Three cancer researchers are among the first of 47 investigators to receive 5 years of funding through the Chan Zuckerberg Biohub. The financial awards, granted to scientists at the Biohub's three member institutions, will support early stage, high-risk foundational work at the intersection of biology and engineering.
Turning yeast into mini-factories for cancer drugs, engineering second generation chimeric antigen receptor (CAR) T cells, and imaging millions of individual cancer cells in vivo—researchers working on these ambitious visions have been named Chan Zuckerberg (CZ) Biohub Investigators, each receiving 5 years of no-strings-attached funding to promote novel research at the intersection of biology and engineering.
A project of the Chan Zuckerberg Initiative, the CZ Biohub is a private nonprofit research organization started in 2016 by Facebook founder Mark Zuckerberg and his wife, Priscilla Chan, MD. Investigators must work at a member institution—either Stanford University in California, University of California (UC), San Francisco, or UC Berkeley.
Competition for the prizes was fierce: From more than 700 submissions, 47 investigators were chosen—three of whom are pursuing cancer-related research—and announced in February. “We asked people to put forward their high risk–high reward ideas, the kind of thing that is too far out in front to get funded by traditional mechanisms,” says Stephen Quake, PhD, a professor of bioengineering at Stanford and co-president of the CZ Biohub. “Our criteria were to fund the best people and let them run with their ideas.” That included young investigators, who make up nearly half of the awardees. Senior investigators received $1.5 million; junior investigators received $750,000.
CZ Biohub senior investigator Christina Smolke, PhD, has pioneered the use of synthetic biology to take complex biosynthetic pathways from plants, animals, or bacteria and reconstitute them in yeast to rapidly scale up production of medicinal compounds, many traditionally purified from plants. Smolke, a professor of bioengineering at Stanford, recently created yeast that produce opioids, a proof-of-concept effort that required engineering and optimizing 23 sequential enzymatic processes. She is now turning her attention to cancer drugs—her group recently reported the reconstituted synthesis of the antiproliferative alkaloid noscapine. Her engineered yeasts are also providing researchers with previously scarce synthetic intermediates and novel derivatives that will help drug discovery.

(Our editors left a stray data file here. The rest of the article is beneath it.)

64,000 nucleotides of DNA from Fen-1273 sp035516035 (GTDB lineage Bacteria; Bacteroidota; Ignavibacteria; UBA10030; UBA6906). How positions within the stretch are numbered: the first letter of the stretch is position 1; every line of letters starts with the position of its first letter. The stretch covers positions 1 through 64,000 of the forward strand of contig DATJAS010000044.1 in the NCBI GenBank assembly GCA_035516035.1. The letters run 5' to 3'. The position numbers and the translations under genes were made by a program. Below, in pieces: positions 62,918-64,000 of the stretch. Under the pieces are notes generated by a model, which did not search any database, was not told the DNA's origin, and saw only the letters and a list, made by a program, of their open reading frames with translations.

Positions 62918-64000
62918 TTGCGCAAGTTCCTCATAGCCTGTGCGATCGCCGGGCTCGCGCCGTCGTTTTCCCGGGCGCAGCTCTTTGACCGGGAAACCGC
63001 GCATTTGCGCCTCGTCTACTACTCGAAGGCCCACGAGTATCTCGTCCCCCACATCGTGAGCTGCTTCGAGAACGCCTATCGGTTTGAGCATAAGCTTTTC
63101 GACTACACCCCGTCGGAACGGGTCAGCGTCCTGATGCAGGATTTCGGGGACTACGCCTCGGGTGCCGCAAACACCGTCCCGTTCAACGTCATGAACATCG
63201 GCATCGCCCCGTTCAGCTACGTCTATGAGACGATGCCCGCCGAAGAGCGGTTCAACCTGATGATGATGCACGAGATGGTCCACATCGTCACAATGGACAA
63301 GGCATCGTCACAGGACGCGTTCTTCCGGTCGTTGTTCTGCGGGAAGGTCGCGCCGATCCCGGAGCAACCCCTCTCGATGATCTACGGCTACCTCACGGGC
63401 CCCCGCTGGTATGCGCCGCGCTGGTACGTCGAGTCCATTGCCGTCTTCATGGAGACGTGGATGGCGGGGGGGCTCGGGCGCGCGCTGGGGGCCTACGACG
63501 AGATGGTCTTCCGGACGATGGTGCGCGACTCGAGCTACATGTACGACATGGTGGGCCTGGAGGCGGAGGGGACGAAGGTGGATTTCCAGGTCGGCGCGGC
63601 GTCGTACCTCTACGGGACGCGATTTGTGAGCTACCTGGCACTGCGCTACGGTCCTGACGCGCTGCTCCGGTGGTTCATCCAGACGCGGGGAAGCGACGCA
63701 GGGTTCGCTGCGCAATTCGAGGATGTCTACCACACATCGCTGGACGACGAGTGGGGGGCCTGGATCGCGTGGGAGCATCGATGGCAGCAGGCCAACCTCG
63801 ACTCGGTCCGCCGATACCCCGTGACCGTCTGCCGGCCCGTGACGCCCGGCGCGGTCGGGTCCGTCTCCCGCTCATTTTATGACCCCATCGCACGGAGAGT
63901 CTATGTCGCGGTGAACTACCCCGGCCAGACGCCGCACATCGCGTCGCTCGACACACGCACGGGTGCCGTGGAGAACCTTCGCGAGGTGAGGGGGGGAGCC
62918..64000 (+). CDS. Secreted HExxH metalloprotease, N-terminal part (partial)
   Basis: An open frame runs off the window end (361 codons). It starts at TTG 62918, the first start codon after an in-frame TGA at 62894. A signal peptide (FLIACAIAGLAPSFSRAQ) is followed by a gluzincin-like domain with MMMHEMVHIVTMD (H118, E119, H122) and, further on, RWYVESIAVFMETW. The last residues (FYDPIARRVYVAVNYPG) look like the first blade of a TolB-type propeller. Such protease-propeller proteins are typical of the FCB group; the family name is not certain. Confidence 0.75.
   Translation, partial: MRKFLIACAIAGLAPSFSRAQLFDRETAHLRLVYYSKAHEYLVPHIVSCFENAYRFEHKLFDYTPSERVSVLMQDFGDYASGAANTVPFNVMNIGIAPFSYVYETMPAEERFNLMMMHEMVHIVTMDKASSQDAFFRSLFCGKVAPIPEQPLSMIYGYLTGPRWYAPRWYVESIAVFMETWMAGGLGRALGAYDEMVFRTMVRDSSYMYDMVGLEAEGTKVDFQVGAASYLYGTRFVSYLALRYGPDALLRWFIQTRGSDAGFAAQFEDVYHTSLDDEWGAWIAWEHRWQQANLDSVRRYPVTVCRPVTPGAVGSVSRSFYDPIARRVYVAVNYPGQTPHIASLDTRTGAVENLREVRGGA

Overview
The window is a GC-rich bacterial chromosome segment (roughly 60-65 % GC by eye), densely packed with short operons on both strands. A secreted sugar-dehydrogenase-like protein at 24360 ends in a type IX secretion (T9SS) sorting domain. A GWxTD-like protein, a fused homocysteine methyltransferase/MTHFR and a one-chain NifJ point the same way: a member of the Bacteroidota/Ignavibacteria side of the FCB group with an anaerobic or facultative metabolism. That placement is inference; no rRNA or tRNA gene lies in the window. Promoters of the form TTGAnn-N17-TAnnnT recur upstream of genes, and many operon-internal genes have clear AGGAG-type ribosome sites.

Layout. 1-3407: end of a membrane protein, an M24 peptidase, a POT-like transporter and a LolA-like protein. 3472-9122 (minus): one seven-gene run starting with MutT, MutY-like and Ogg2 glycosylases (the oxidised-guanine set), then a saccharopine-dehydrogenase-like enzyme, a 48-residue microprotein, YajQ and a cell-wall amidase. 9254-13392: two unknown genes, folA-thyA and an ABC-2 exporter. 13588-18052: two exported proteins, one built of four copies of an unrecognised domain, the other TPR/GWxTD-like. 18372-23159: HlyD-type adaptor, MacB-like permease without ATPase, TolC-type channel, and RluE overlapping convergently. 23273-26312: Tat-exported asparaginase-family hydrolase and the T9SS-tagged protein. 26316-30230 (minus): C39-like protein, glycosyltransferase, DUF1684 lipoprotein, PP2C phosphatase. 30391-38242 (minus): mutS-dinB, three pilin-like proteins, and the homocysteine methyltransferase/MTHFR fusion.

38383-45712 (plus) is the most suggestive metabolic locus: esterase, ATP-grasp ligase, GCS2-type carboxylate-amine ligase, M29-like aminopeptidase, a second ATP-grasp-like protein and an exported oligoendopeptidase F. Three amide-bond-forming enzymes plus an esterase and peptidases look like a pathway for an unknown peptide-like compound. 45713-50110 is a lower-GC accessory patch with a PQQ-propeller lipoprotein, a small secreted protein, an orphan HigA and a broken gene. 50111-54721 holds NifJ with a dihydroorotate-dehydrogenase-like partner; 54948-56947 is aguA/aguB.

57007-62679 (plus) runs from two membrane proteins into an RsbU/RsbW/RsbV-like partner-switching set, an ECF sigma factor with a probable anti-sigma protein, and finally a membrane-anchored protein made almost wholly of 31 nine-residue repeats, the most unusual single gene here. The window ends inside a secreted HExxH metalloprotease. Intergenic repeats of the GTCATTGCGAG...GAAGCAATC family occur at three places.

Smolke's lab also develops synthetic RNAs for use as genetic on/off switches in cells. The CZ Biohub will help fund efforts to put that technology to work in immune cells, where it could allow tight regulation of the anticancer activity of CAR T cells, for example.
Kole Roybal, PhD, a CZ Biohub junior investigator at UC San Francisco and the Parker Institute for Cancer Immunotherapy, has also set his sights on improving immune therapies. He is using synthetic biology to engineer CAR T cells to recognize two or more tumor antigens, and to mount specialized responses via a new class of receptors he developed. According to his earlier work, multivalent CAR T cells are better equipped to distinguish tumors from normal tissue, which should minimize harmful cross-reactivity and the development of resistance. He foresees using these “smart” T cells to deliver customized antitumor immune therapies via the production of therapeutic antibodies, cytokines, or cytotoxins only in the tumor microenvironment.
The second CZ Biohub junior investigator, Stanford's Adam de la Zerda, PhD, wants to improve tumor imaging to let clinicians see 100 million cells in living tissues at single-cell resolution. De la Zerda has developed optical coherence tomography techniques to create 3D renditions of cells in vivo on a micro scale. His work could lead to the ability to visualize cancer markers for precise delineation of tumor margins during surgery, or to track treatment response.
While the grants provide important seed funding for these early-stage projects, the money is only part of the story, says Roybal. The CZ Biohub also gives him entree to a community of researchers and facilities that will speed up his work. “With access to a great network of scientists and infrastructure, I can do much bigger projects early in my career,” he says.
Smolke agrees, noting that the CZ Biohub community encourages interaction and collaboration. “The awardees are diverse and talented scientists, and are given the freedom and flexibility to work on difficult problems,” she said. “If you bring a community together around that, good things should happen.” –Pat McCaffrey